- Keith Ferrazzi, author of “Never Eat Alone”
  • 42. What is LinkedIn?
    • Your professional brand
    • 43. Your online resume
    • 44. Your online business card
    • 45. Your social Rolodex
  • LinkedIn Users
  • 46. Over 60 million professionals
    Over 200 countries
    Over 170 industries
    Execs from every Fortune 500 company
    2003 = 1 million new accounts = 477 days
    2009 = 1 million new accounts = 12 days
    Who uses LinkedIn?
  • 47. Branding
  • 48. Use a photo that’s professional and recognizable
    Keep connections public so others can see how they are connected to you
    Create a vanity URL to increase SEO
    List specialties you’d like to associate with your brand
    Add links to your website and blog, and sync your Twitter account so your network will have unique insight into you
    Creating your professional brand
  • 49. Creating your professional brand
    Fill out your account information
    Complete your online resume, be as thorough as possible
    List non-jobs, like chairing a conference or leading a panel to show color and breadth
    Don’t include:
    Contact information you’re not comfortable sharing
    Half-truths or exaggerations
    Politics or religion
    Keep your profile updated regularly
  • 50. Networking
  • 51. Building your network
    Make connections
    LinkedIn displays 3 degrees of separation, to expand your potential network
    Connect with those you’ve worked with in the past
    Connect with vendors and customers
    Only invite those to connect with you that you know and trust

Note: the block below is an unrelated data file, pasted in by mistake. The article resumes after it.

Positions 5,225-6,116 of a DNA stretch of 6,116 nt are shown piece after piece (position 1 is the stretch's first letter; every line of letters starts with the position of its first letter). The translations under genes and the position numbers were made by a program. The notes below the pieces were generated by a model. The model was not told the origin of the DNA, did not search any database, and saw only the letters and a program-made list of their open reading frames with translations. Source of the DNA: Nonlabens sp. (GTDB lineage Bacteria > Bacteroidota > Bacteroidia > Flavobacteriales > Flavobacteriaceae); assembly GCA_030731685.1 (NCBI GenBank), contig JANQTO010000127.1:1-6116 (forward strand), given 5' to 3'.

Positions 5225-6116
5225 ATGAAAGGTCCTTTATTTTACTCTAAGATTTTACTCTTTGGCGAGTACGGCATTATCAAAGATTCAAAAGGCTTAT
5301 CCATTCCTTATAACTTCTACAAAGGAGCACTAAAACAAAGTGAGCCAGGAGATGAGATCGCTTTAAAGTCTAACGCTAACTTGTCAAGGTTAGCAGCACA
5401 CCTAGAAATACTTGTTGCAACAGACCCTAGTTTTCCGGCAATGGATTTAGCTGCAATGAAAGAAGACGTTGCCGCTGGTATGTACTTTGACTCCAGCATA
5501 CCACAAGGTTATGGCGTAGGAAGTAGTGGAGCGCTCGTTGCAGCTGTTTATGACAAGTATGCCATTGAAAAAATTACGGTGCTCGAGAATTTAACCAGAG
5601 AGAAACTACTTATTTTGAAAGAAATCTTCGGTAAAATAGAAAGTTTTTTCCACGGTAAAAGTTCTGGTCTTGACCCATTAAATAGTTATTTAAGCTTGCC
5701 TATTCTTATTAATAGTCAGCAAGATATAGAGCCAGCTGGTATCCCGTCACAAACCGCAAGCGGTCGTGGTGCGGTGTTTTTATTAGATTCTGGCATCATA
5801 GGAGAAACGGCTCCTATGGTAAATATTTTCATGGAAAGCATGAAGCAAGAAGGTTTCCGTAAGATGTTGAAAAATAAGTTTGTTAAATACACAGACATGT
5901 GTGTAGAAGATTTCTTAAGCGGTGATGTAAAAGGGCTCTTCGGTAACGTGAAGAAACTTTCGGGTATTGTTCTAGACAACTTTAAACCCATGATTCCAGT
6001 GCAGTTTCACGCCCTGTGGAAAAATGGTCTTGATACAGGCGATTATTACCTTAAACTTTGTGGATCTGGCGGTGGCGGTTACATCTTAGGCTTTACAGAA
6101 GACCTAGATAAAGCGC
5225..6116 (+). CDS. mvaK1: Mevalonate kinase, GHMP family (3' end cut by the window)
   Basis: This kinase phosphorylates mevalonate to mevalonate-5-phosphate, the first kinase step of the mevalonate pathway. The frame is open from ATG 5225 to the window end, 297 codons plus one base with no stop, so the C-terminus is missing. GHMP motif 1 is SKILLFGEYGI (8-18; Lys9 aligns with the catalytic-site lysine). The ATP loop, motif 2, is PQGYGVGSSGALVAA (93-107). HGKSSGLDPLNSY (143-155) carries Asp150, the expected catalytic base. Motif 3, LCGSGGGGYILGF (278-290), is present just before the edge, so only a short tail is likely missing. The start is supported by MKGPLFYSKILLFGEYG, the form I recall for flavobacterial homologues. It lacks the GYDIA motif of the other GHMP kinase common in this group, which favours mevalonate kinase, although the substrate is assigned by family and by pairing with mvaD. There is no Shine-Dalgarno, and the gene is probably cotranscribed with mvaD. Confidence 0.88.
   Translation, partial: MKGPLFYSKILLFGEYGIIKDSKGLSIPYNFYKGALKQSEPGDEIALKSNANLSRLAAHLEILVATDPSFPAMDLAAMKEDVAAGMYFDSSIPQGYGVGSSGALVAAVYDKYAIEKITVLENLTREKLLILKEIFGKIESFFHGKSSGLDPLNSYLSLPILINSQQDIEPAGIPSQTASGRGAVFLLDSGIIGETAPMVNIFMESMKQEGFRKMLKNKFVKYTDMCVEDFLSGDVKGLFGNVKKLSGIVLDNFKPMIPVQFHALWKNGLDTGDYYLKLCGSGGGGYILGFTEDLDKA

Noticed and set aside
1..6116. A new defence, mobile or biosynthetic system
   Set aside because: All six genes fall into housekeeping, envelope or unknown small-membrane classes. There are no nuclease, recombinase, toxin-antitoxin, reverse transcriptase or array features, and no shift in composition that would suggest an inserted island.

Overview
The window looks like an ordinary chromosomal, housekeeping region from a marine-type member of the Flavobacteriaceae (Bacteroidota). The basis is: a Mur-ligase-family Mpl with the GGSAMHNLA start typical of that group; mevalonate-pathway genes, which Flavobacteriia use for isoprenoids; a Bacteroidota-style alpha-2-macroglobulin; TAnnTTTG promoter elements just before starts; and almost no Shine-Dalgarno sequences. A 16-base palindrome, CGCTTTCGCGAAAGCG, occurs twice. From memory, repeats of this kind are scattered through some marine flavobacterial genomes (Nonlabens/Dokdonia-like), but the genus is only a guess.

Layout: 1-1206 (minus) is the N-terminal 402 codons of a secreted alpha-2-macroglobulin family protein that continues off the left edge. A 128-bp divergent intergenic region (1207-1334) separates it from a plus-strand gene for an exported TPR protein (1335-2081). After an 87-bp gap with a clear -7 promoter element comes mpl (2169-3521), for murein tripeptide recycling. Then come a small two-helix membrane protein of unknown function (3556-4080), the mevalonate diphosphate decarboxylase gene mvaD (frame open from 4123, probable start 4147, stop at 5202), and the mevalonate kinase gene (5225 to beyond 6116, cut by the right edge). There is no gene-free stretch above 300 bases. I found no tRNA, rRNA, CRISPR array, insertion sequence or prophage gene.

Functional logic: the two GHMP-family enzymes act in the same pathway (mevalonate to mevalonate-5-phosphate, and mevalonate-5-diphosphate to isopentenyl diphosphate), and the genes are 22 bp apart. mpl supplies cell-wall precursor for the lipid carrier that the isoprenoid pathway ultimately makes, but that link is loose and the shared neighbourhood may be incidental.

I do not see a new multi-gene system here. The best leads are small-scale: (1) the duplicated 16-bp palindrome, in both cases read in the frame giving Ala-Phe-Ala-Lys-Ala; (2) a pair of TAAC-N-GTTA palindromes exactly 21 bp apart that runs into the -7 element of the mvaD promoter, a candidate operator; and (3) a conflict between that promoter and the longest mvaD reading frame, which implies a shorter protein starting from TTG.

Import connections from various web mail accounts
    Find contacts by advanced people search
    HINT: It’s polite to archive requests rather than rejecting
  • 52. Recommendations & Introductions
  • 53. Writing recommendations and introducing colleagues
    A broad range of endorsements demonstrates you can be trusted
    Recommend those that you’ve had good experiences with
    Introduce colleagues after you gain an understanding of their intentions
    Always explain why you need an introduction
  • 54. Groups
  • 55. LinkedIn Groups
    Easy to create
    Moderation tools
    Distribution capabilities
    Email messaging
  • 56. Answers
  • 57. LinkedIn Answers
    1,000+ questions posted weekly
    3,000+ answers submitted weekly
    70+ categories available for sponsorship
  • 58. Advertising and Polling
  • 59. Advertising and Polling on LinkedIn
    Target audiences with ads distributed by:
    Profession
    Seniority
    Industry
    Company Size
    Geography
    Activity
    Engage with Polls
    Easy
    Ads can be targeted based on response for paid accounts
  • 60. 5 things to avoid online
  • 61. 5 things to avoid online
    Don’t leave negative feedback
    Never lie
    Don’t be a spammer
    Don’t gossip
    Avoid overselling yourself